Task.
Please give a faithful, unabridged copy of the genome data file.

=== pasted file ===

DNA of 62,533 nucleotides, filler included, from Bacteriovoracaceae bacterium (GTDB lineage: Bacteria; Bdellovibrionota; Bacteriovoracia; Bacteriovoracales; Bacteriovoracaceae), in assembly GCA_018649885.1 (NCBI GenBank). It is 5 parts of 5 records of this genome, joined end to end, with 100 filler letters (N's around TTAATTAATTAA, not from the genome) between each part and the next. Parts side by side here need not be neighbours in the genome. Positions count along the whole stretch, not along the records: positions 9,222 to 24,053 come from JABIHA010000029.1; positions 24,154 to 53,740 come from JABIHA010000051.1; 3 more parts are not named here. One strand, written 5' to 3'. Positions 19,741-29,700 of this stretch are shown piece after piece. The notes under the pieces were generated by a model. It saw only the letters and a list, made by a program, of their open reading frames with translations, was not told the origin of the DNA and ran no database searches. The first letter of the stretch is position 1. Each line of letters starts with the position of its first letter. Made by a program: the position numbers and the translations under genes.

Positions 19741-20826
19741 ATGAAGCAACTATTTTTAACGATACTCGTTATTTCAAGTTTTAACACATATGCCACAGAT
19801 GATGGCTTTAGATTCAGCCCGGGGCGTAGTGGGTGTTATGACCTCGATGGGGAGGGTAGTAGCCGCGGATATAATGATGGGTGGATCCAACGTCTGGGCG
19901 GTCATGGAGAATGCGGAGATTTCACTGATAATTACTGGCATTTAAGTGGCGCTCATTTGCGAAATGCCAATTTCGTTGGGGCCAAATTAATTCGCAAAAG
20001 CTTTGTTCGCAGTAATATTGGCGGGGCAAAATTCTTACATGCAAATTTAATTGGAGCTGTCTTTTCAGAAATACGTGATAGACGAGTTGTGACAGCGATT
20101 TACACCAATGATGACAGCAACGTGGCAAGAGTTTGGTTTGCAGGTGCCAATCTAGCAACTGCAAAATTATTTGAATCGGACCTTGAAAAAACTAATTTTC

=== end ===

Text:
DNA of 62,533 nucleotides, filler included, from Bacteriovoracaceae bacterium (GTDB lineage: Bacteria; Bdellovibrionota; Bacteriovoracia; Bacteriovoracales; Bacteriovoracaceae), in assembly GCA_018649885.1 (NCBI GenBank). It is 5 parts of 5 records of this genome, joined end to end, with 100 filler letters (N's around TTAATTAATTAA, not from the genome) between each part and the next. Parts side by side here need not be neighbours in the genome. Positions count along the whole stretch, not along the records: positions 9,222 to 24,053 come from JABIHA010000029.1; positions 24,154 to 53,740 come from JABIHA010000051.1; 3 more parts are not named here. One strand, written 5' to 3'. Positions 19,741-29,700 of this stretch are shown piece after piece. The notes under the pieces were generated by a model. It saw only the letters and a list, made by a program, of their open reading frames with translations, was not told the origin of the DNA and ran no database searches. The first letter of the stretch is position 1. Each line of letters starts with the position of its first letter. Made by a program: the position numbers and the translations under genes.

Positions 19741-20826
19741 ATGAAGCAACTATTTTTAACGATACTCGTTATTTCAAGTTTTAACACATATGCCACAGAT
19801 GATGGCTTTAGATTCAGCCCGGGGCGTAGTGGGTGTTATGACCTCGATGGGGAGGGTAGTAGCCGCGGATATAATGATGGGTGGATCCAACGTCTGGGCG
19901 GTCATGGAGAATGCGGAGATTTCACTGATAATTACTGGCATTTAAGTGGCGCTCATTTGCGAAATGCCAATTTCGTTGGGGCCAAATTAATTCGCAAAAG
20001 CTTTGTTCGCAGTAATATTGGCGGGGCAAAATTCTTACATGCAAATTTAATTGGAGCTGTCTTTTCAGAAATACGTGATAGACGAGTTGTGACAGCGATT
20101 TACACCAATGATGACAGCAACGTGGCAAGAGTTTGGTTTGCAGGTGCCAATCTAGCAACTGCAAAATTATTTGAATCGGACCTTGAAAAAACTAATTTTC